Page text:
Books     Desktop   Documents Music     Pictures  Programs  Videos


TeX files as you can guess are exclusively in Documents folder.

$ls Documents Cov_Let Labels Posters Razno Teaching Workshops Grants Portfolio Powerdot Research Tenure  I use Make utility (BSD Make to be precise) and my own home brown Makefile to do TeX-ing. I always remove all auxiliary files and tend to keep only tex source files, images and final pdf versions for convenience. I tend to keep each of my current research project in the separate folder of the directory. /home/predrag/Documents/Research/current  I use version control system CVS (I am an old guy) to keep the track of changes. So there are no duplicate file. For teaching I have the following directory for the courses I teach this semester at Augusta State University. /home/predrag/Documents/Teaching/AUG/spring2012  Can you guess what sub-folders do I have? $ ls spring2012
math1111 csci3030


Here how the typical course folder looks

\$ ls csci3030
exams    homework roster   syllabus


I think that things at this point are self explanatory. I use CVS only in the in a few sub-folders of roster directory to keep the track of the class list changes and most importantly grades changes.

I think that you get the rest.

I also use Unison to synchronize

/home/predrag/Documents


on various machines (several home computers, 2 laptops, workstation at work and one of my super computers at work).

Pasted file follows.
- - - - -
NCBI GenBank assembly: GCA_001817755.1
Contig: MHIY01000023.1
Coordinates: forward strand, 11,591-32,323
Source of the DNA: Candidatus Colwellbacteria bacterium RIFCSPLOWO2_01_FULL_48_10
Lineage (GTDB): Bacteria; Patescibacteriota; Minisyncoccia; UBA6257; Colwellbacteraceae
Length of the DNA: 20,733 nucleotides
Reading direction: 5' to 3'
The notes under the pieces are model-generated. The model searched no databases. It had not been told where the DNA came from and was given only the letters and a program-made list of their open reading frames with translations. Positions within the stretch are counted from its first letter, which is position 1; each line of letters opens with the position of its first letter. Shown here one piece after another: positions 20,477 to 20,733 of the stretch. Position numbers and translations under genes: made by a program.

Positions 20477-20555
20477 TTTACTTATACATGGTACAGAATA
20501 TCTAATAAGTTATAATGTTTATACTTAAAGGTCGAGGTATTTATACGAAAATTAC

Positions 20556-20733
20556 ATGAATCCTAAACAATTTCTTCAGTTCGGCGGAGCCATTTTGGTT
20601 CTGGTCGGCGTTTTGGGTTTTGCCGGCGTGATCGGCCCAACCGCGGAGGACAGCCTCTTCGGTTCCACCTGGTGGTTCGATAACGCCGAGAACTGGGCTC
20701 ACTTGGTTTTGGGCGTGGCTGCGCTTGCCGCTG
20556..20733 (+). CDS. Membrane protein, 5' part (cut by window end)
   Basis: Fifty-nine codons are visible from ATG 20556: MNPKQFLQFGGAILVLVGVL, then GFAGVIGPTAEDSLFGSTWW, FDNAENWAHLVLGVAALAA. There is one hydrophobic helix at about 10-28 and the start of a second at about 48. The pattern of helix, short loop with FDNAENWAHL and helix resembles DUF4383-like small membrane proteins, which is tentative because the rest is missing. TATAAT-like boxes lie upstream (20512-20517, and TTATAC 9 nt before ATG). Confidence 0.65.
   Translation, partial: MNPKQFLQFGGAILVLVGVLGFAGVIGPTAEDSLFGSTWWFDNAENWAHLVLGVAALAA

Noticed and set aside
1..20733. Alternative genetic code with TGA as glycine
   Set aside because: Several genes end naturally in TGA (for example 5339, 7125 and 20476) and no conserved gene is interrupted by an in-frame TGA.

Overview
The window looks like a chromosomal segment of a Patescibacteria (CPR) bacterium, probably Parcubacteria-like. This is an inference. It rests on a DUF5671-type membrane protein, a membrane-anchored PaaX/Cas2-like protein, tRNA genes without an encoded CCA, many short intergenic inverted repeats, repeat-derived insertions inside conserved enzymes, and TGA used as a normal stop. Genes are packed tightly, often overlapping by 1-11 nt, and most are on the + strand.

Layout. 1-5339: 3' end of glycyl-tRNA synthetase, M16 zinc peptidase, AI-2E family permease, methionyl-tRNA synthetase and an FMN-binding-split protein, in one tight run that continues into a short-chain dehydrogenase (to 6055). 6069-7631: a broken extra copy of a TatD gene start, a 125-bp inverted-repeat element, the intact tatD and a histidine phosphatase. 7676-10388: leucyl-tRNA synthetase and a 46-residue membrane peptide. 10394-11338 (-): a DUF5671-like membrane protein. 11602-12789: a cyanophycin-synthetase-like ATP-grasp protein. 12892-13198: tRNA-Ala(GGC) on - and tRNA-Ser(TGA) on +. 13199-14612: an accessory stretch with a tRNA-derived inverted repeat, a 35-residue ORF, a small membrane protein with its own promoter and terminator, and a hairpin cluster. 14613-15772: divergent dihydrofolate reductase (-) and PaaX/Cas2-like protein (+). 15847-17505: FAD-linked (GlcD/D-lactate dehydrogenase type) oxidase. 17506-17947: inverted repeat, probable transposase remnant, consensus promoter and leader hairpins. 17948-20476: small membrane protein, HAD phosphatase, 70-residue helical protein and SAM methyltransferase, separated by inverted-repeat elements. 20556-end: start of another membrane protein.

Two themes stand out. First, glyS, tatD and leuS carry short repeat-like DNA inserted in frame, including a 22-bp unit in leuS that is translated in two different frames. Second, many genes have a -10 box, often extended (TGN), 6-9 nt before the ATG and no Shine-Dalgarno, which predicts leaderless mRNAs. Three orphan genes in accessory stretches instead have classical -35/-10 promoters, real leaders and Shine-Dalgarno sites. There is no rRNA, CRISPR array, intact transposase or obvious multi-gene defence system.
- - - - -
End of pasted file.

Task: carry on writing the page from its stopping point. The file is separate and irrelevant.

Even though I have Documents directory in sync on at least six different computers + 2 USB sticks at every given moment as my final backup solution I also do periodic tar+zip of the Documents directory and burn at least 2 DVDs one of which I keep at home one of which I keep at work.

On my todo list is to install DragonFly BSD on a new file server at work and my home file server and start using Hammer (Journaling File System). Right now I use FFS (Unix Fast File System) on everything except of course DVDs where I use UDF file system and super computer which runs RedHat (ext2 file system) due to the lack of proprietary driver for NVidia GPU Tesla for NetBSD (which I would otherwise use for super computing).

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 Nice!! I was about to comment that putting the year second in the directory names such as spring2012 is not a good idea but perhaps if you are teaching then you want to see all your spring courses together across the years? – Peter Grill Jan 25 '12 at 6:08